Great news for women who may only work part-time or ad-hoc during the year. Following the removal of the '10% work rule' from 1 July 2017, anyone eligible to make a contribution to super may be able to claim a tax deduction for the contribution if they have taxable income to offset the deduction. This is irrespective of whether the person is an employee or self employed.

The removal of this earnings test provides more flexibility to make tax effective contributions to super, particularly if you only work part time; or if salary sacrificing is not available with the employer or is too prohibitive. While salary sacrifice arrangements will continue to be a popular strategy, if you have concerns about your future cashflow or if you receive ad-hoc income payments, being able to control when and how much to contribute to super and still receive a tax benefit may be a more favourable strategy.

It is important to remember that these deductible contributions count against the concessional contribution cap, which is $25,000 from 1 July 2017. Super guarantee contributions (SGC) also count towards this cap. You need to bear this in mind when working out how much to contribute as a tax deductible contribution for each financial year.

Example of how much can you contribute up to $25,000 limit

Annual Income SGC @ 9.5%

Maximum available contribution balance up to $25k

$40,000 $3,800 $21,000
$60,000
$5,700 $19,300
$80,000
$7,600 $17,400
$100,000
$9,500 $15,500
$120,000 $11,400 $13,600
$140,000 $13,300 $11,700

source: Morgans

Having the flexibility to make contributions into super tax effectively will make a big difference in terms of saving for retirement. Salary sacrificing into super is a great strategy but it can be difficult due to the uncertainty of future earnings and cashflow for some. This problem can now be resolved with the ability to make personal deductible contributions when appropriate. 

3. Spouse super contributions and low income refunds

A tax rebate of up to $540 may be payable if your spouse makes a superannuation contribution of up to $3,000 on your behalf into your fund. The rebate is available if you, as the receiving spouse, earn less than $37,000 up to a maximum earnings threshold of $40,000 each year. Prior to the super reforms these thresholds were $10,800 up to $13,800, respectively.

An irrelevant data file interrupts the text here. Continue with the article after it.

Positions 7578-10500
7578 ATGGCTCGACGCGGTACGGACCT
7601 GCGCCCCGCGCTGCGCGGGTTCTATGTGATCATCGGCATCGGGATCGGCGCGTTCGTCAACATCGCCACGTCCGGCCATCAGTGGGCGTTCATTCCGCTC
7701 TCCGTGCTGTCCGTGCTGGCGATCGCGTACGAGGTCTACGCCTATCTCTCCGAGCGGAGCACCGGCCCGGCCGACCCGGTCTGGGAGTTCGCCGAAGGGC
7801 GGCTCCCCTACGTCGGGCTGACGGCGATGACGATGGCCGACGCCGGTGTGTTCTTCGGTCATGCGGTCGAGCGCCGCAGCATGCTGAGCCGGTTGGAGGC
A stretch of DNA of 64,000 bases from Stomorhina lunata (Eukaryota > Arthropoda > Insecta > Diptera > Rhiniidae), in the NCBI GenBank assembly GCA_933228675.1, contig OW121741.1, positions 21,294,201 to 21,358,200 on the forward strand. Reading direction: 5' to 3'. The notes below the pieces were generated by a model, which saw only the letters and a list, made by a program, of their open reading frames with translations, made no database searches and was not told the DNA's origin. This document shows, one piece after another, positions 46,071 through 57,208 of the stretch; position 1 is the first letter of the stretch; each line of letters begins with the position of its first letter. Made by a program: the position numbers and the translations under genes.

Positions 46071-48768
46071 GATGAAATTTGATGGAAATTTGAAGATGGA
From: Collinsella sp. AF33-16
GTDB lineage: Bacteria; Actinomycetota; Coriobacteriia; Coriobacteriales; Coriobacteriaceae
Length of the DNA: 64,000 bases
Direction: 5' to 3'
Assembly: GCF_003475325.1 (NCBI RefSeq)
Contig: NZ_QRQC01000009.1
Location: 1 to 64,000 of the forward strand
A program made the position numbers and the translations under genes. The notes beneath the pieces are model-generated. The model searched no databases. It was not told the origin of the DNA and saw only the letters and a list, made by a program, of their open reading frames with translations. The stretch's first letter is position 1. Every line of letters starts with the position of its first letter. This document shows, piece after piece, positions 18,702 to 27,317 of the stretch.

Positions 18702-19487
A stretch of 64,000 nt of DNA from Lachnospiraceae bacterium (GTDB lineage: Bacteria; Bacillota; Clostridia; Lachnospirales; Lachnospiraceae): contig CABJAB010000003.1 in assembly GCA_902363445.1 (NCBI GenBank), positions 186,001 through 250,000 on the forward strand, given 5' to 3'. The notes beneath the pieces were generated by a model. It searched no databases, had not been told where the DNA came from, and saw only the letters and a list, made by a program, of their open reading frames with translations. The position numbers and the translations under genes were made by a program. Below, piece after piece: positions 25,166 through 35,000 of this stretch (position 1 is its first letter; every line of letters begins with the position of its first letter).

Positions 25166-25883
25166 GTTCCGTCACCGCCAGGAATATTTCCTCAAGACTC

In addition to raising the income threshold for spouse super contributions, the Federal Government also introduced the low income super contributions refund. Under the low income super contributions refund, if your taxable income is less than $37,000, the 15% contributions tax payable on employer or personal tax deductible contributions will be refunded into your superannuation account up to a maximum refund of $500.

This means individuals earning up to $37,000 of adjusted taxable income will effectively pay little or no tax on their superannuation guarantee (SG) contributions.

More information

For more information on any of the above strategies contact your local Morgans office or Morgans adviser.

Disclaimer: The information contained in this report is provided to you by Morgans Financial Limited as general advice only, and is made without consideration of an individual's relevant personal circumstances. Morgans Financial Limited ABN 49 010 669 726, its related bodies corporate, directors and officers, employees, authorised representatives and agents ("Morgans") do not accept any liability for any loss or damage arising from or in connection with any action taken or not taken on the basis of information contained in this report, or for any errors or omissions contained within. It is recommended that any persons who wish to act upon this report consult with their Morgans investment adviser before doing so.